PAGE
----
Searching for jobs require preparations on the part of the interviewee. Preparations do not only involve cues on answering questions, but also dressing up for the interview, preparation of documents necessary for the documents among other relevancies. Each job requires the potential workers to know specific areas of their profession, and indeed, the interviewers ask a wide range of questions to test the potential candidate’s knowledge of the profession. For nurses, preparation for interviews require that each be aware of the questions interviewers are likely to ask, prepare relevant answers to these questions, makes preparations for before, during and closing of the interview (Lisa, 2016). Aside from interviews and preparations, while working, it is important to be cautious of colleagues helping them where necessary, especially within the medical field. It is especially important to act on the mistakes (particularly regular mistakes) of colleagues since non-action to errant professional conduct can have adverse effects on not only the colleague but on patients as well.
Questions on a Nursing Interview
Perhaps the first and most important question an interviewee is likely to face is “Why do you want this job?” While the question is especially broad and requires a lot details and explanation from the interviewee, it is important to be brief on the answer. First, therefore, would be pointing out the credentials, particularly the professional qualifications for the job. However, apart from pointing out the qualifications, it is also important to point out the passion for the job, especially the inner drive to assist others and see them improve. Moreover, also necessary is pointing out the reasons for the specific branch of nursing; and how the branch fits within not only the professional qualification, but also the passion the candidate has in the said field of nursing.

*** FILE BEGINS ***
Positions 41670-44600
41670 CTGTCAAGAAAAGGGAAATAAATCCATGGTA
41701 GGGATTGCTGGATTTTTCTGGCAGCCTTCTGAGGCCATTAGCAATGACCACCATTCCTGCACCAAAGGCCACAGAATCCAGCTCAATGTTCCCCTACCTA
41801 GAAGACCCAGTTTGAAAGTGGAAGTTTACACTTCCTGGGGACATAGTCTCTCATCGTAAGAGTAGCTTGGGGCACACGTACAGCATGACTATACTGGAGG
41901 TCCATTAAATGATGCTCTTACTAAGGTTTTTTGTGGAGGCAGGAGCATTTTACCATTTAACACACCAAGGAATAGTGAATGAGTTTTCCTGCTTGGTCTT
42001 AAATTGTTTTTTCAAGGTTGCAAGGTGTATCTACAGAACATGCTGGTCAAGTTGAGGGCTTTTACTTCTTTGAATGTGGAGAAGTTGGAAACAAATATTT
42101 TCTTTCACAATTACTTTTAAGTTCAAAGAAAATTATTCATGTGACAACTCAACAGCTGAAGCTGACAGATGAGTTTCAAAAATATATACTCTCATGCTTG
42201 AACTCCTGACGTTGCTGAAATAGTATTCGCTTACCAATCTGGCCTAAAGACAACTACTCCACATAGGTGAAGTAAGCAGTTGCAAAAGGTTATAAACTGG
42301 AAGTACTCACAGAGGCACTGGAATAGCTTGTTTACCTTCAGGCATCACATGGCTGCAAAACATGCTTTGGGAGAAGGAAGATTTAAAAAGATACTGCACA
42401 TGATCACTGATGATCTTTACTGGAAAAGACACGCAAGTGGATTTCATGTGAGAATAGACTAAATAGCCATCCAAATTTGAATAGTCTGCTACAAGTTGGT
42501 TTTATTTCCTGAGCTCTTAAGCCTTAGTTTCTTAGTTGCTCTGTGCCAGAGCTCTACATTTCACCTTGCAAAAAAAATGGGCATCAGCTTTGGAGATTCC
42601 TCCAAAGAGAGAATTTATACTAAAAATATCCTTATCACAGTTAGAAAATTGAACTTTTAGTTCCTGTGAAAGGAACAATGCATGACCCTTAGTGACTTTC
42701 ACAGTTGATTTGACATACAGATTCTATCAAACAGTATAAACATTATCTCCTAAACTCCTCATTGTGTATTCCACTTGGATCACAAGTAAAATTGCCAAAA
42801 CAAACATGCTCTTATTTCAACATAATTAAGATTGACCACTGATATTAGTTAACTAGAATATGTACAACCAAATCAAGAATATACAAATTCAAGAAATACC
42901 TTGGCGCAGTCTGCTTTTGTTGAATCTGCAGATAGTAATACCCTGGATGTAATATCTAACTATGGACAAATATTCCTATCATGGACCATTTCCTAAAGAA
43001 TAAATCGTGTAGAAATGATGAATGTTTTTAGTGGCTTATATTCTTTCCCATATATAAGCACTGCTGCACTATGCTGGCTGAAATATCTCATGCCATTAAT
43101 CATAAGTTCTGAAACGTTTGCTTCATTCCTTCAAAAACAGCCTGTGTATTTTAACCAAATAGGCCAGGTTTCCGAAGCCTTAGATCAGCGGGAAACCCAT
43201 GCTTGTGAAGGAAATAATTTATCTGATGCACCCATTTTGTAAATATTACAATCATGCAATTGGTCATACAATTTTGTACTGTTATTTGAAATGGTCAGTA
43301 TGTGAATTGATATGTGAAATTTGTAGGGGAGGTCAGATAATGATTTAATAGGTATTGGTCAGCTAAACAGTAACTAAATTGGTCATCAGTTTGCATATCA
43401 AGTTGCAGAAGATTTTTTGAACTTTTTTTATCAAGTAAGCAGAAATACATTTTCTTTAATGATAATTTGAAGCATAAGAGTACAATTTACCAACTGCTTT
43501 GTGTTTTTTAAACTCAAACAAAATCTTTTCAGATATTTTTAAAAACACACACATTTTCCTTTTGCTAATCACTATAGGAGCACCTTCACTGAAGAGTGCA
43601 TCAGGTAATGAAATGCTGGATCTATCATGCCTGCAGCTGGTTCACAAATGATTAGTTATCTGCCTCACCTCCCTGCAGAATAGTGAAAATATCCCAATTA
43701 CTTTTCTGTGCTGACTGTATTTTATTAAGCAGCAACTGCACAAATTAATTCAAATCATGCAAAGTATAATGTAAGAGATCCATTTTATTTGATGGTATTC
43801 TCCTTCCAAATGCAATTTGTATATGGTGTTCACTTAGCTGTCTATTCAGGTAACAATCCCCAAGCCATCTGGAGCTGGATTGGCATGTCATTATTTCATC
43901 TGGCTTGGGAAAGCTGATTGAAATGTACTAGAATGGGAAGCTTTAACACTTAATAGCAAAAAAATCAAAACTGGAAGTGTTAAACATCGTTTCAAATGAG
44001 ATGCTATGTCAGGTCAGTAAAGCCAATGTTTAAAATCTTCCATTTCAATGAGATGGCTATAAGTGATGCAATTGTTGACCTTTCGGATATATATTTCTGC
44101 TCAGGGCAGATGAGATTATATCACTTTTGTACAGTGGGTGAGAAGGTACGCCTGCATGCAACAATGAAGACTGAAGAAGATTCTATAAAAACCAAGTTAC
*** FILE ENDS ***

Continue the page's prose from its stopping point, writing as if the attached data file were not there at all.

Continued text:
While the first question is broad and requires exemplification from the candidate in the broad sense of the profession and the job, the second question is more specific and asks the candidate more about his/herself and the qualification (non-academic) for the job. “Why should we give you the job and why do you think you are good at it?” The question is more personal than professional, and to answer it, the candidate has to convince the panel of the human attributes that set nurses apart from other professionals. A show of integrity, courage and honesty are among the mentions the candidate should consider. Additionally, personal attribute such as care, compassion, commitment, and competence, as well as skills such as communication are among the necessary sets of personal attributes a candidate must mention. Moreover, the candidate can also give evidence of such skills and personal attributes in action.
Another question may also test the level of commitment in the candidate’s professional character, regardless of whether they have had the job before, or as fresh graduates from college. Thus, “What has been your greatest achievement as a nurse?” is among the question the interviewing panel can ask. For an answer, the candidate must express moments that they have gone above and beyond for a patient. Such moments include when the candidate has stood up for the rights of the patient, or when the direction actions of the candidate were indeed instrumental in saving the life of a patient. Illustrating communication, compassion and commitment to the patient and the job can be good answers in answering the question.
Preparing for an Interview
Lisa (2016) contends that knowing the institution is an important part of preparation for an interview. By doing some research on the institution, the candidate can get important information, which can give the candidate an upper hand in the interview. Going through the institution’s website, visiting the institution beforehand, as well as interaction with people with knowledge on the institution goes a long way in preparing for the interview. The candidate in this case can get information on the goals, missions, and objectives of the institution, in addition to the values that the institution upholds (Lisa, 2016).